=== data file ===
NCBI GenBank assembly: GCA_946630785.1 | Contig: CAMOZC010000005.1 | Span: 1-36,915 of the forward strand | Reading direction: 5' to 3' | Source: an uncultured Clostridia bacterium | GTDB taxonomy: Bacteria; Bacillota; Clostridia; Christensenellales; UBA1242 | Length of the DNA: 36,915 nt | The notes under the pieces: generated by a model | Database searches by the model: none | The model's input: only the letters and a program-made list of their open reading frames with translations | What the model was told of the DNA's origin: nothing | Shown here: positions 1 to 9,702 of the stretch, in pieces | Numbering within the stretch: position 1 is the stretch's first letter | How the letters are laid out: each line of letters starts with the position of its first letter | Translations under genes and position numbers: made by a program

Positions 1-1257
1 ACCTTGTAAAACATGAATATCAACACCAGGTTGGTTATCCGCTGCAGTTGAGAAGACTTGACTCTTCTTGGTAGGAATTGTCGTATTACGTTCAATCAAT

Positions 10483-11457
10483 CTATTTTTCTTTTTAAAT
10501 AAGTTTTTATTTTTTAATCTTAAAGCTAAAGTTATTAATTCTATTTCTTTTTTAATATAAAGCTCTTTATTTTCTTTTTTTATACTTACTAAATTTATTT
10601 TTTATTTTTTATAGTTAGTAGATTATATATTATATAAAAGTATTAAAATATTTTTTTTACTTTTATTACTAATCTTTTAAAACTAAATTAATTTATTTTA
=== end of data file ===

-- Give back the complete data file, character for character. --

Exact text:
NCBI GenBank assembly: GCA_946630785.1 | Contig: CAMOZC010000005.1 | Span: 1-36,915 of the forward strand | Reading direction: 5' to 3' | Source: an uncultured Clostridia bacterium | GTDB taxonomy: Bacteria; Bacillota; Clostridia; Christensenellales; UBA1242 | Length of the DNA: 36,915 nt | The notes under the pieces: generated by a model | Database searches by the model: none | The model's input: only the letters and a program-made list of their open reading frames with translations | What the model was told of the DNA's origin: nothing | Shown here: positions 1 to 9,702 of the stretch, in pieces | Numbering within the stretch: position 1 is the stretch's first letter | How the letters are laid out: each line of letters starts with the position of its first letter | Translations under genes and position numbers: made by a program

Positions 1-1257
1 ACCTTGTAAAACATGAATATCAACACCAGGTTGGTTATCCGCTGCAGTTGAGAAGACTTGACTCTTCTTGGTAGGAATTGTCGTATTACGTTCAATCAAT

Positions 10483-11457
10483 CTATTTTTCTTTTTAAAT
10501 AAGTTTTTATTTTTTAATCTTAAAGCTAAAGTTATTAATTCTATTTCTTTTTTAATATAAAGCTCTTTATTTTCTTTTTTTATACTTACTAAATTTATTT
10601 TTTATTTTTTATAGTTAGTAGATTATATATTATATAAAAGTATTAAAATATTTTTTTTACTTTTATTACTAATCTTTTAAAACTAAATTAATTTATTTTA